International Cricket 2010 Review
- Posted June 18th, 2010 at 21:32 EDT by Steven Williamson
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A technically sound game of cricket that offers some welcome new features over Ashes 2009.
- How the Power Stick gives you complete 360 control
- The changes to the bowling mechanic. Makes conceding no balls less likely
- The fact the action cam makes things a little more immersive
- The lack of licensed stadiums
- Trying to find a game online
With the World Cup currently in full swing and E3, the gaming industry’s major event of the year, taking place this week, the release of Codemaster’s International Cricket 2010 may have got lost somewhat among the soccer-mad media frenzy or the buzz about PlayStation Move and how 3D gaming is apparently set to take the industry by storm. If you are a serious cricket fan, however, then there is plenty of reason to sit up and take notice of this week of this latest simulation of the “gentleman’s” game.
Cricket fanatics may disagree but, in our humble opinion, unless you’re watching “sixes” and “fours” being scored on a regular basis, or embroiled in the faster-paced One Day Internationals or Twenty20 games, cricket isn’t a sport that has the ability to regularly get the adrenaline pumping. Translate that slow-paced sport into a videogame and it's no wonder we find it hard to get totally immersed in its plodding gameplay.
You could say that, in terms of more mainstream videogames, International Cricket 2010 is more like a slow-paced JRPG than a high-octane action adventure, but it is a game full of strategic layers, where composure wins the day over impatience. Anyone who knows cricket will be well aware of this, so as long as you’re not expecting all the whistles and bells of an EA produced sport’s game or a robust, feature-heavy multiplayer mode where it's easy to find someone else online who actually wants to play, then you shouldn’t be too disappointed.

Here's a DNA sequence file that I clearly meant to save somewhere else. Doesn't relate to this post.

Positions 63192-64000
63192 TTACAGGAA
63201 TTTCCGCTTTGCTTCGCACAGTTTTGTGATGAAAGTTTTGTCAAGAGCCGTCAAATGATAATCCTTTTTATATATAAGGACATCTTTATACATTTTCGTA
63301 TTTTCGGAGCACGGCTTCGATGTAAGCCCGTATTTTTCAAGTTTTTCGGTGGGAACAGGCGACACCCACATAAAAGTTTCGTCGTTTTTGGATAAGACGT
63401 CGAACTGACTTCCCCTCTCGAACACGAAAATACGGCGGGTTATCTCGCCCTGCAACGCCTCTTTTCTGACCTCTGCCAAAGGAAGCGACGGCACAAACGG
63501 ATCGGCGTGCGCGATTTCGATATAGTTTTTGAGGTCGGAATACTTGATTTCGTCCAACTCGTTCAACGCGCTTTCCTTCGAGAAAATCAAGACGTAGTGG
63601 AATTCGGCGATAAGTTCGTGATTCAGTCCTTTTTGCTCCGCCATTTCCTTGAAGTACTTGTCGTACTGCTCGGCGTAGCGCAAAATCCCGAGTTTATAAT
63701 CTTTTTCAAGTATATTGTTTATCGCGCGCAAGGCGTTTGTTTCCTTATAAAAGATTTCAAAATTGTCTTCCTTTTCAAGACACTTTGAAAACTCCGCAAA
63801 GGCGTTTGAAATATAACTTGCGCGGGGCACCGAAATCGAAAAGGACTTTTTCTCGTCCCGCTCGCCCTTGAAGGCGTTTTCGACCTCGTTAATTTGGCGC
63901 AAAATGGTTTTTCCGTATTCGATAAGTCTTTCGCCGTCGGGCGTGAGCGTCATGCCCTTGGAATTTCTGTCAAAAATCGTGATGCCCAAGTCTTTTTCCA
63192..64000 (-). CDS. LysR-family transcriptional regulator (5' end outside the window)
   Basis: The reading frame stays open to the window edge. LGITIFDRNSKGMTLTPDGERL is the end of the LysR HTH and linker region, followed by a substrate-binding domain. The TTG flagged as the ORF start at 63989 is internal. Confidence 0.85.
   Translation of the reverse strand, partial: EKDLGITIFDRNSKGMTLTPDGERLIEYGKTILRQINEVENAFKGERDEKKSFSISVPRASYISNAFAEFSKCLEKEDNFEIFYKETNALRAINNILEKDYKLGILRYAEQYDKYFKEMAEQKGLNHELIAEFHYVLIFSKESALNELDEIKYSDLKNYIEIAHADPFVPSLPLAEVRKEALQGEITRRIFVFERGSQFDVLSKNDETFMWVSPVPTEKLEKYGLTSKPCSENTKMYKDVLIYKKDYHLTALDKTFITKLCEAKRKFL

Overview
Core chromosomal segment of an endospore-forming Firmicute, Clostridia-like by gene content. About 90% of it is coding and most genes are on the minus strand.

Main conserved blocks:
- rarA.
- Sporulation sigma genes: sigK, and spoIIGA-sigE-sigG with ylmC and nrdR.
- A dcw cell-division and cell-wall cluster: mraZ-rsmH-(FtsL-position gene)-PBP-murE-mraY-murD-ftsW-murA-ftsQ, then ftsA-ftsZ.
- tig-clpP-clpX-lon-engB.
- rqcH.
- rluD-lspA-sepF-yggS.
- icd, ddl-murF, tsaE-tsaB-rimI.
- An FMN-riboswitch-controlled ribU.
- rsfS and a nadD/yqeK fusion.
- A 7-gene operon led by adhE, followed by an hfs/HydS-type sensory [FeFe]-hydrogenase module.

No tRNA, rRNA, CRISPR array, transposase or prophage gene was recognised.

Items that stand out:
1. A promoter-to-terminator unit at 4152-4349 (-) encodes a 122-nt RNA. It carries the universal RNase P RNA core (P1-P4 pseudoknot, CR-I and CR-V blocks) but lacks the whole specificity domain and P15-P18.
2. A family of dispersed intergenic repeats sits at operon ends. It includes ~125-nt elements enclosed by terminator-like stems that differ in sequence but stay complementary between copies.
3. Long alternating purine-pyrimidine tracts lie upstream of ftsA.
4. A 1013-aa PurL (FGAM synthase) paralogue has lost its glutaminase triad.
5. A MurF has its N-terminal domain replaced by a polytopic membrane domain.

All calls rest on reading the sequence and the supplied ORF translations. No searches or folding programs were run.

In fact, International Cricket 2010 is as close a simulation to a game of cricket that you’ll have ever played on console, offering a technically sound experience on the pitch that does very well to capture those "exciting" moments. Australian developer, Tricksar Games, who is largely made up of team that bought us the Brian Lara series and last year’s Ashes Cricket 2009, has tweaked and refined the latter, but has improved things commendably this year to deliver as "action-packed" a cricket game as you could possibly expect.
The first batch of good news is that there's a wider variety of animations to enjoy, such as players diving in various ways to catch a ball or raising their bat in the air when they reach a milestone in the match. The character models are also more refined and you’ll get to see and play as all of your favourites cricketers who look sharper, animate better and move around the crease and the pitch more realistically than ever.
Indeed presentation as a whole is excellent, with a smooth menu system and fully customisable HUD that effectively lends a hand in helping you to line up your shots, or switch between deliveries intuitively. The stadiums are decent too (though still not the official ones) and a good atmosphere is generated from the crowds that builds throughout the game and increases during potential match-winning moments. David "Bumble" Lloyd brings his years of experience to the matches in the commentary box, and his familiar voice helps to add an air of authenticity to the action.
On the pitch, it's clear that TrickStar Games has tried to improve things over Ashes 2009 by adding some new features and tweaking the gameplay. It's the same game engine as Ashes 2009, so the pace of the games run identically and anyone who played that last year will be able to get to grips with the largely similar control scheme with little effort. It's a testament that matches, when played on any difficulty above "Normal," mimic the real sport well and no matter how tempting it is, you won't just get away with slogging the ball on every shot; a blend of defensive and attacking play is the only way that you'll be able to win.
This is largely due to some tough A.I. who change the way they bowl to counteract your style of play and who will read your own bowling techniques fairly easily if you don't switch your styles. Ultimately, this means that you have to change the way you play depending on how the opposition plays against you: International Cricket 2010 offers a tactical game of cricket that imitates this aspect of the sport very well.
New this year ... (continued on next page) ----
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